Bank of England Governor-designate Mark Carney met the U.K. Treasury’s top civil servant, Nicholas Macpherson, to discuss possible changes to Britain’s monetary policy making, said a person with knowledge of the talks.
They discussed the options in Ottawa last week, according to the person, who declined to be identified because the conversation was private. The meeting came two weeks before British Chancellor of the Exchequer George Osborne presents his annual budget, which may be used to modify the central bank’s role in an economy facing a potential triple-dip recession.
Carney, governor of the Bank of Canada since 2008, takes over from Mervyn King at the Bank of England on July 1. The 47-year-old former Goldman Sachs Group Inc. banker sparked the debate when he suggested last year that central banks could target nominal gross domestic product. He told U.K. lawmakers last month that he sees merit in making the inflation target more flexible.
“To achieve a better path for the economy over time, a central bank may need to commit credibly to maintaining highly accommodative policy even after the economy, and potentially inflation, picks up,” Carney said Feb. 7. “There is merit” to considering the U.S. Federal Reserve’s practice of tying policy to inflation and unemployment thresholds, he said.
A spokesman for the Treasury in London, who declined to be named in line with government practice, said Macpherson, the department’s permanent secretary, was in Canada for meetings at several government departments. He confirmed that Macpherson met Carney and declined to comment on the substance of their talks. Jeremy Harrison, a spokesman for the Bank of Canada, said the Ottawa-based central bank does not comment on the governor’s private schedule.
Osborne’s options for reviving an economy that has barely grown during almost three years in office are limited by his determination to stick with his deficit-reduction plan that critics say has limited growth. U.K. industrial production unexpectedly dropped in January, the national statistics office reported today.
Easing the central bank’s inflation-targeting remit would allow him to fend off detractors, including Liberal Democrat Business Secretary Vince Cable, who say he isn’t doing enough. The chancellor hasn’t yet decided whether any changes will be presented at the budget, a Treasury spokesman said last week.
Under the 1998 law granting it independence, the Bank of England is charged with maintaining price stability and supporting the government’s policies, including its objectives for growth and employment.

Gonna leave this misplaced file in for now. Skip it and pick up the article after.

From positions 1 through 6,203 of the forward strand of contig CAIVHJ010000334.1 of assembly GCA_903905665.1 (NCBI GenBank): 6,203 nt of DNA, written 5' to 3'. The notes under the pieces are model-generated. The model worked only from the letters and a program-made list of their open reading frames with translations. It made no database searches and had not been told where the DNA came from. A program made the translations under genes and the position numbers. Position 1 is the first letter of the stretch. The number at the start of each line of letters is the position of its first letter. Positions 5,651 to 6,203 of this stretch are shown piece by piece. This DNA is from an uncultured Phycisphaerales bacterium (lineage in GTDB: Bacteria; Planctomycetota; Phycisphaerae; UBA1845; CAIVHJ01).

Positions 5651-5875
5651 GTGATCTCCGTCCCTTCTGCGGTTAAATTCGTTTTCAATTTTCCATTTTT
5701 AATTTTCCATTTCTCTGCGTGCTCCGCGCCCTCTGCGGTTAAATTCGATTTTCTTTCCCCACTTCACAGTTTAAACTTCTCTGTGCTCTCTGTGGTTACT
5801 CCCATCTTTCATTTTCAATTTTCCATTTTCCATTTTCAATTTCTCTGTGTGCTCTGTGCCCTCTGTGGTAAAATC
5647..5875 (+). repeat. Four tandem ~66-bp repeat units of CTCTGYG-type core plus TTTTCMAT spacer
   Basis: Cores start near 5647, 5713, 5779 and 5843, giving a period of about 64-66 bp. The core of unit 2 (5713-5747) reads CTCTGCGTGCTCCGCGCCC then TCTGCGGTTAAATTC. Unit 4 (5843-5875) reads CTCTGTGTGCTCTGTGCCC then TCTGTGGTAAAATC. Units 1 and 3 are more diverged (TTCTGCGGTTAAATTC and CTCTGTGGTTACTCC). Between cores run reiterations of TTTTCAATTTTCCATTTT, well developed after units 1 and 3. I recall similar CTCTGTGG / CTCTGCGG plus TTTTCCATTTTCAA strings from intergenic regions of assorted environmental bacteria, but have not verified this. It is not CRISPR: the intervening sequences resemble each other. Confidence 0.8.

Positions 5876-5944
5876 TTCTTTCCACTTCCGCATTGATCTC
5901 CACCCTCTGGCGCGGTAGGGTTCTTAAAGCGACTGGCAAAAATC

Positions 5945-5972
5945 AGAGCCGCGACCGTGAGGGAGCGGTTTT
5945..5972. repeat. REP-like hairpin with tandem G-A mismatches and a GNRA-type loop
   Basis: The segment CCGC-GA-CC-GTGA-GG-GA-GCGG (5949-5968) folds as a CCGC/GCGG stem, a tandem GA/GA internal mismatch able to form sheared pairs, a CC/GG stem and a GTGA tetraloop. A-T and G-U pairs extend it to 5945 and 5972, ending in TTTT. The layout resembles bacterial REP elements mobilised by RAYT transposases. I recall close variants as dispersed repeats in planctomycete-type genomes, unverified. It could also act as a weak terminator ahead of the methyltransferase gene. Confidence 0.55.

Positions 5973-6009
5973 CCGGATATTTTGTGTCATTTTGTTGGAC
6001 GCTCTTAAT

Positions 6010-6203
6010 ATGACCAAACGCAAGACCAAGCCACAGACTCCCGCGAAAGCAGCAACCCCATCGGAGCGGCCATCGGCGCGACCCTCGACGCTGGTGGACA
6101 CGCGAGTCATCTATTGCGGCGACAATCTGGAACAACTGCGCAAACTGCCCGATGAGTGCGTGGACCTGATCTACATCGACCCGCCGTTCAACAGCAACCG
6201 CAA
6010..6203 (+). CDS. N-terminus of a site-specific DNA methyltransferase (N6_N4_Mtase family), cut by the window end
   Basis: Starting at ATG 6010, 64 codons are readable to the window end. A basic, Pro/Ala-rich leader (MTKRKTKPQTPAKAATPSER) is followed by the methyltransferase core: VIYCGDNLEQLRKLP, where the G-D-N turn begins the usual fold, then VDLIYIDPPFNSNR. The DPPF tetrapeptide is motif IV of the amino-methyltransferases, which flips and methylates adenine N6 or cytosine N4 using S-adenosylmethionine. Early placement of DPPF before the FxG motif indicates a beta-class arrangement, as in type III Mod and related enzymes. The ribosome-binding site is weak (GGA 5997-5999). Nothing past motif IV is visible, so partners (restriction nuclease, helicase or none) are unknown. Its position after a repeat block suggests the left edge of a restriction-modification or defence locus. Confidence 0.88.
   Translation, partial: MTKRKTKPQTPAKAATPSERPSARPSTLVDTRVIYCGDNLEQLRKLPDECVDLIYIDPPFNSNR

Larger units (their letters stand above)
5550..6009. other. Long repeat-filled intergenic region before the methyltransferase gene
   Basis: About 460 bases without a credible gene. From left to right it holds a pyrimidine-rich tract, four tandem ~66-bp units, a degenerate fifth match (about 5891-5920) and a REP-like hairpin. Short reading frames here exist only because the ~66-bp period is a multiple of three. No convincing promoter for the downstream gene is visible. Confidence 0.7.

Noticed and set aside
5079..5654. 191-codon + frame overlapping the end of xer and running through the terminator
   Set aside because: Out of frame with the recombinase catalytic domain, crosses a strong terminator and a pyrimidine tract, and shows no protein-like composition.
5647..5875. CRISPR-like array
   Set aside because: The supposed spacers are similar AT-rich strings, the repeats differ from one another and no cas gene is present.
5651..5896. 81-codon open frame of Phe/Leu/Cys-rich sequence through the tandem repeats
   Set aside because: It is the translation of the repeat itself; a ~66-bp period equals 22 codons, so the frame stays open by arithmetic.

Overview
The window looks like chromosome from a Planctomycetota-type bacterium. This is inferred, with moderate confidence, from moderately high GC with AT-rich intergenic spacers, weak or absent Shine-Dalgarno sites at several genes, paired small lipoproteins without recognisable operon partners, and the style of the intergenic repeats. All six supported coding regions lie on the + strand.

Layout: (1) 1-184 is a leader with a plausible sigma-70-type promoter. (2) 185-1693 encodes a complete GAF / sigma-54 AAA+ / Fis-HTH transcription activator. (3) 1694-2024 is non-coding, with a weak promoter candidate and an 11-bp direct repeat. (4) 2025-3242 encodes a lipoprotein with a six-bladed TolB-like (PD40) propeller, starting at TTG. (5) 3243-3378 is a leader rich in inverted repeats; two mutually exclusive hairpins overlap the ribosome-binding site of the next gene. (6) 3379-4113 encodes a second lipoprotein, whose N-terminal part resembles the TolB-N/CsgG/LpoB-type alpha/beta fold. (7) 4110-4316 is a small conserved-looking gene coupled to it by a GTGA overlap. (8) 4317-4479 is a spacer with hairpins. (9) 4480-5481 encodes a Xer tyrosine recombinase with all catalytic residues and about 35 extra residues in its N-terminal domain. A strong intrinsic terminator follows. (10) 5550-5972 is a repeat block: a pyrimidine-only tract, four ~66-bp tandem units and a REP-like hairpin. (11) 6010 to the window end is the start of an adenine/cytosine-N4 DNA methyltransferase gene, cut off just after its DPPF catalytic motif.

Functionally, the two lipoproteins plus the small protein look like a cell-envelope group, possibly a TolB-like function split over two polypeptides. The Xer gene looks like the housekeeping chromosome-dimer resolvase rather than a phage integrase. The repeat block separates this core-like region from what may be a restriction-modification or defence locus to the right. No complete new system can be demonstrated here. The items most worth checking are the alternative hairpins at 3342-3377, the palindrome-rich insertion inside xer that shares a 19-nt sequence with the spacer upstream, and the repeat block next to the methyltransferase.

Carney has signaled support for allowing the bank more flexibility in meeting its 2 percent inflation goal and promoted the idea of issuing guidance on longer-term policy. He said last month that his role at the central bank will be to help with its “re-founding.” In a speech in December, Carney said nominal GDP targeting could be a “more powerful tool” to simulate economies.
“The benefits of any regime change would have to be weighed carefully, not only against the potential risks but also against the effectiveness of other unconventional monetary measures under the proven, flexible inflation-targeting framework,” Carney told U.K. lawmakers last month.
Osborne said on Dec. 13 that he welcomes a debate on the target, while telling lawmakers that he has “no plans to change the framework.”
The Financial Times last week said officials are looking at options including giving the bank more room to tolerate inflation over a longer time-frame or changing the goal altogether to give it a U.S.-style dual mandate to target inflation and jobs.
Bank of England Deputy Governor Charles Bean said on Feb. 27 that it may be appropriate to review the inflation-targeting regime, and that policy makers should stand ready to take further measures to boost the recovery if required.
Bean said the current U.K. framework is already flexible and incorporates growth and employment. His comments echo those of policy makers Paul Tucker and Ian McCafferty, who have said the BOE’s remit allows it to look through temporary periods of above-target inflation to ensure stable output.
Osborne said in December that “the inflation target has served us well; if you were going to move away from it, Parliament would want to be satisfied that we’d have significant rewards from it.”